Did The Angles and Saxons Invade Britain?

Nov 2010
1,681
Londinium
I always thought that the Angles and the Saxons invaded Britain shortly after the Romans left. I'm not so sure now. I'm reading a book called Britain After Rome by Robin Fleming and she describes how after Magnus Maximus left Britain and took most of the British troops with him the city and town economies crashed. She goes on to say that within a generation the towns and cities were deserted and general populations had declined. The city of York, for example, had been taken over by nature and became marshland once more because there was nobody there to maintain the it.

Shortly after, the Angles and Saxons came. It can hardly be called an invasion if there's nobody to fight and subjugate. More like moving into an empty house. It was a settlement.

Is this a new theory, or am I just late for the party?
 

Mangekyou

Ad Honorem
Jan 2010
7,953
UK
They were there before the Romans left.

This may be worth a little look:
[ame=http://en.wikipedia.org/wiki/Saxon_Shore]Saxon Shore - Wikipedia, the free encyclopedia[/ame]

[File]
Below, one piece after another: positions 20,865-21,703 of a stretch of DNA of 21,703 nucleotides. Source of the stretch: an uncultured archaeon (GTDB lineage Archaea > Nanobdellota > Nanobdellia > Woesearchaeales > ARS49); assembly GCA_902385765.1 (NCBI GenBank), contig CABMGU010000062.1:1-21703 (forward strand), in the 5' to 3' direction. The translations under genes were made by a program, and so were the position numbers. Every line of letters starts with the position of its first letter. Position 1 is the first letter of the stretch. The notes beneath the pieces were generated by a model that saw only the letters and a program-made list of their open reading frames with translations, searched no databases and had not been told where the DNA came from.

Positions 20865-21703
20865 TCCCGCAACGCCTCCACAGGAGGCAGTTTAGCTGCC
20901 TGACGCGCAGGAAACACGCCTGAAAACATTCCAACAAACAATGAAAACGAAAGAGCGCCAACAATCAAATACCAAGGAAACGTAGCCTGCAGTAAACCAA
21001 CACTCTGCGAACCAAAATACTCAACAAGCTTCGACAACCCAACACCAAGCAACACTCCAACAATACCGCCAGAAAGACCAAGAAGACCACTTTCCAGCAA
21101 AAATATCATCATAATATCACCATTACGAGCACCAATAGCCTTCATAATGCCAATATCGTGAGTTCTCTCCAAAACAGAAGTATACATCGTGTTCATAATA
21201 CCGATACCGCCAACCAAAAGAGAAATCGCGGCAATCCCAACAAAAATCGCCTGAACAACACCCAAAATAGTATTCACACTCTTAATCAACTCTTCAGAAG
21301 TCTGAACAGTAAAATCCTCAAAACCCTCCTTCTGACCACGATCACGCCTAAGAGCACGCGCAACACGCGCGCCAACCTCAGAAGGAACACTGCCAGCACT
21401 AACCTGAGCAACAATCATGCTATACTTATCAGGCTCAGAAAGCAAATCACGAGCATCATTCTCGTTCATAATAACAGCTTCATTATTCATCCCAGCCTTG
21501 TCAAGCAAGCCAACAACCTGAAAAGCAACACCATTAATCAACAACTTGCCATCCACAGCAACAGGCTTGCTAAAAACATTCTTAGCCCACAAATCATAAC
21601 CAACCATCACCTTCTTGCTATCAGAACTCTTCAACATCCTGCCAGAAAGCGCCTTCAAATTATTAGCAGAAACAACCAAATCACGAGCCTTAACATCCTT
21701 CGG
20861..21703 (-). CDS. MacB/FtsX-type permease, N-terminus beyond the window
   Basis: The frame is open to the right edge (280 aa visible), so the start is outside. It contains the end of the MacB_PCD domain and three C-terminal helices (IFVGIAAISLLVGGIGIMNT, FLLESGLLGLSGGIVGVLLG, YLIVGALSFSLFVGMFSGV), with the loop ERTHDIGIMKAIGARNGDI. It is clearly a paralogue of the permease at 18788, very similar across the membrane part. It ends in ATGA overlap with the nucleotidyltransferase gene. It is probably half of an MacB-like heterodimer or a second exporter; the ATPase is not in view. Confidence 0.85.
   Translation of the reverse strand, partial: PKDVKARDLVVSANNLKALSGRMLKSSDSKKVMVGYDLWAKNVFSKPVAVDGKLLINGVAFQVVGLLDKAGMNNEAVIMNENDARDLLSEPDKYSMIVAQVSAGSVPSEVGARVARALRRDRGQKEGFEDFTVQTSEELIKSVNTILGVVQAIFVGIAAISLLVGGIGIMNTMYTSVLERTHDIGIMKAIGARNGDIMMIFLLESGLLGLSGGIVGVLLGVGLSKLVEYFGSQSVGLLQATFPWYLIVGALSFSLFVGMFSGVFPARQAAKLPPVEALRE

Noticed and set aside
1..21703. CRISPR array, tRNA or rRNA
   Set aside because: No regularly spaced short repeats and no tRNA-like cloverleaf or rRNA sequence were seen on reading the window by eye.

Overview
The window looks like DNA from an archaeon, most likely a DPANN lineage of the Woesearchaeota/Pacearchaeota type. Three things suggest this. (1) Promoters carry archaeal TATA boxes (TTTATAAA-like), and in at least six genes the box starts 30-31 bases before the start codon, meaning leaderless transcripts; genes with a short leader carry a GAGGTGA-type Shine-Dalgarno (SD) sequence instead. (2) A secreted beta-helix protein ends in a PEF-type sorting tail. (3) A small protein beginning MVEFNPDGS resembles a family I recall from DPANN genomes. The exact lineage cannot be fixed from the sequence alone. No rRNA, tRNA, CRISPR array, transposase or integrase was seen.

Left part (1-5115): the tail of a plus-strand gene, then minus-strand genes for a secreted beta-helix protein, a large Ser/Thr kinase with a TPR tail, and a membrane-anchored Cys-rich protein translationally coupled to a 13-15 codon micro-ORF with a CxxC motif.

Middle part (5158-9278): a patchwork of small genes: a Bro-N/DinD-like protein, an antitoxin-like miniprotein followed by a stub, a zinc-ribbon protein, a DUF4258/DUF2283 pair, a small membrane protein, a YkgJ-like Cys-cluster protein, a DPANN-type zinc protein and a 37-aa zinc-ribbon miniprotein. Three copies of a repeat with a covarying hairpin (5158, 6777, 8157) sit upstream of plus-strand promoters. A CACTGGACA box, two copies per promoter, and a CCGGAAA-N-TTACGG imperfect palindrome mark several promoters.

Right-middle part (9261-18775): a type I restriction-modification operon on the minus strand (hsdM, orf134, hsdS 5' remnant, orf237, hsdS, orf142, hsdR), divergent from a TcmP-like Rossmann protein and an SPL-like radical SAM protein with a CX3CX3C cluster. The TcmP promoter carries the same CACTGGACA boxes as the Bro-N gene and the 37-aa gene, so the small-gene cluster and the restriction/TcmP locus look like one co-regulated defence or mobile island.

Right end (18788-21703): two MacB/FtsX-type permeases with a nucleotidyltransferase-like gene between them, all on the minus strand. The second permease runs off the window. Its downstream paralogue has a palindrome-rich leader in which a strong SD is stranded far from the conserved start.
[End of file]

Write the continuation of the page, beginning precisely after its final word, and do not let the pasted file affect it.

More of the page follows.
Feb 2014
110
Frisia
Not all of the Anglo-Saxons that came to England came there to fight. In the fourth and fifth century a lot of land on the continent was lost due to floods. There were almost no people living close to the sea in the Netherlands (I think a big part from the south of the Netherlands to Nord-Frisia was uninhabited) in that time. A lot of farmers lost their lands and they were looking for new grounds. A group decided to sail to England and become farmer there, mixing the people who were already inhabitans (Saxons and Britons.) I don't know a battle in England in the fifth century that is proven by archeological findings so I think you can call it an settlement.